Physical Description

Type Information

Type for Alces americanus americanus
Catalog Number: USNM 86166
Collection: Smithsonian Institution, National Museum of Natural History, Department of Vertebrate Zoology, Division of Mammals
Sex/Stage: Male;
Preparation: Skin; Skull
Collector(s): D. De Weese
Year Collected: 1898
Locality: Tustumena Lake, North Side, Kenai Peninsula, Alaska, United States, North America
  • Type: Miller, G. S. 1899 May 29. Proc. Biol. Soc. Wash. 13: 57.
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Type for Alces americanus americanus
Catalog Number: USNM 202973
Collection: Smithsonian Institution, National Museum of Natural History, Department of Vertebrate Zoology, Division of Mammals
Sex/Stage: Male;
Preparation: Skin; Skull
Collector(s): J. Shive
Year Collected: 1913
Locality: Snake River Bottoms, 4 Miles S Yellowstone Park, Lincoln County, Wyoming, United States, North America
  • Type: Nelson, E. W. 1914 Apr 25. Proc. Biol. Soc. Wash. 27: 72.
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Wikipedia

Western moose

The Western moose (Alces alces andersoni) is a subspecies of moose that inhabits boreal forests and mixed deciduous forests in most of Canada and some parts of the northern United States. It is the second largest American subspecies of moose, second to the Alaska Moose. Male Western moose are aggressive during mating season (autumn and winter) and may injure or kill with provocation.

Habitat, range, and distribution[edit]

The Western moose inhabits British Columbia, Western Ontario, eastern Yukon, Northwest Territories, southwestern Nunavut, northern Alberta, Saskatchewan, Manitoba, the upper peninsula of Michigan, northern Wisconsin, northern Minnesota, northeastern North Dakota, and some of western Alaska.

Diet[edit]

Western Moose eat terrestrial vegetation such as forbs and shoots from willow and birch trees and aquatic plants, including lilies and pondweed. Western Moose can consume up to 9,770 calories a day, about 32 kilograms (71 lb). The Western moose, like other species, lacks upper front teeth but instead has eight sharp incisors on its lower jaw. They also have a tough tongue, gums, and lips to help chew woody vegetation.

Size and weight[edit]

Male Western moose stand anywhere from 1.9 to 2.0 metres (6.2 to 6.6 ft) at the shoulder. Their antlers span 1.5 to 1.7 metres (4.9 to 5.6 ft) and they weigh anywhere from 380–720 kilograms (840–1,590 lb). Female Western moose stand at 1.8 metres (5 ft 11 in) on average, and weigh anywhere from 270 to 360 kilograms (600 to 790 lb).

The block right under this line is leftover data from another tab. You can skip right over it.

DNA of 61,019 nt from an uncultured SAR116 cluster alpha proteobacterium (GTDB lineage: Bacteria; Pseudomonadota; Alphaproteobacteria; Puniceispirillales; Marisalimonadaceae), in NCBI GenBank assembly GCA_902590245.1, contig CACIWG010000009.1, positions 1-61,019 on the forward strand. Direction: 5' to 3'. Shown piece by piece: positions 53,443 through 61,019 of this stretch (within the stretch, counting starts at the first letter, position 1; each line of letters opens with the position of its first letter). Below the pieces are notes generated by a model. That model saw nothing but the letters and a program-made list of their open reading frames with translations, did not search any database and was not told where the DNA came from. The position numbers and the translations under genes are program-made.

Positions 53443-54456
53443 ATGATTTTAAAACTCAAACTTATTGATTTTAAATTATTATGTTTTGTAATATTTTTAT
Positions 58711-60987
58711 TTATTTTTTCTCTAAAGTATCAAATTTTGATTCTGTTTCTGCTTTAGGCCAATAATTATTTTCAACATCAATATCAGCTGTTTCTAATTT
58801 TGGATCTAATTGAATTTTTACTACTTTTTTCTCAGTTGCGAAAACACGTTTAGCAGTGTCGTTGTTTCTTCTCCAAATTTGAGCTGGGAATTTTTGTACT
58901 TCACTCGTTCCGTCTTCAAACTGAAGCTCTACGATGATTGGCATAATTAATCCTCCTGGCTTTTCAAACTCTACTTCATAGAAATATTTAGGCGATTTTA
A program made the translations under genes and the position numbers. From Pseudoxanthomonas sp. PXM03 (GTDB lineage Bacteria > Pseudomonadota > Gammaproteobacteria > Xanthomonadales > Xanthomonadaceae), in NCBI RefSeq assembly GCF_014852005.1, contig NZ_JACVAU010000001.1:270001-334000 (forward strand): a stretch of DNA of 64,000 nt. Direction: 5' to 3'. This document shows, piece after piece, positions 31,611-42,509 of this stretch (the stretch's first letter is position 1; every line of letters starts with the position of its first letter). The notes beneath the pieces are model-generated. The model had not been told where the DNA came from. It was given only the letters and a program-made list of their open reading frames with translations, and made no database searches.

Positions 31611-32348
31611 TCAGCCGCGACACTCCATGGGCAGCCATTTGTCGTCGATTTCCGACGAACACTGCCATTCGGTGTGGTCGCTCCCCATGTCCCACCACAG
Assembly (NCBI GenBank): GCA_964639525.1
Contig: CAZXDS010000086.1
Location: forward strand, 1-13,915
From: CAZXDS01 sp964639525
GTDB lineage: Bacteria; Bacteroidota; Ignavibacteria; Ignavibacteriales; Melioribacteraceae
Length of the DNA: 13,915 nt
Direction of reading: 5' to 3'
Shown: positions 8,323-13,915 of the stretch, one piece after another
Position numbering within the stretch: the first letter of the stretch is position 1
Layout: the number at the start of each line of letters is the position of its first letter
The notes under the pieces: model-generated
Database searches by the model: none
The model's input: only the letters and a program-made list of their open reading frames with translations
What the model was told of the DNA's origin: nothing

Social structure and reproduction[edit]

Western moose do not form social bonds and only come into contact to mate or to battle for a mate. Elevated testosterone levels during mating season mean that bulls may attack anything during mating season, including humans, wolves, elk, and bear. They use a subtle mating call to attract females or to announce to other males that they are in the area. In the event of a fight over mating rights, bull moose risk locking their antlers, which almost always results in them both dying from starvation. Western moose females will have, on average, one or two calves at once. A female may attack if she feels that her calves are threatened, although, at around 10–11 months yearling Western moose are chased off by their mothers to fend for themselves.

Hunting[edit]

With a population of about 950,000 individuals, they are hunted every autumn and winter in both Canada and the United States. Annual quotas vary depending on local population estimates and hunter success from the previous season.

References[edit]

  1. ^ Albert W. Franzmann (1981-05-08). "Alces alces.". Mammalian Species. Retrieved 2012-02-21. 
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Eastern moose

The Eastern Moose (Alces alces americana) is a subspecies of Moose. that ranges throughout most of Eastern Canada and most of the New England states and northern New York. Eastern Moose inhabit boreal forests and mixed deciduous forests, which provide camouflage from predators such as wolves and humans. The Eastern Moose is the third largest subspecies of moose, behind the Western Moose and the Alaska Moose. Male Eastern Moose along with all the other moose species are extremely aggressive during mating season and will attack or kill anything that provokes it.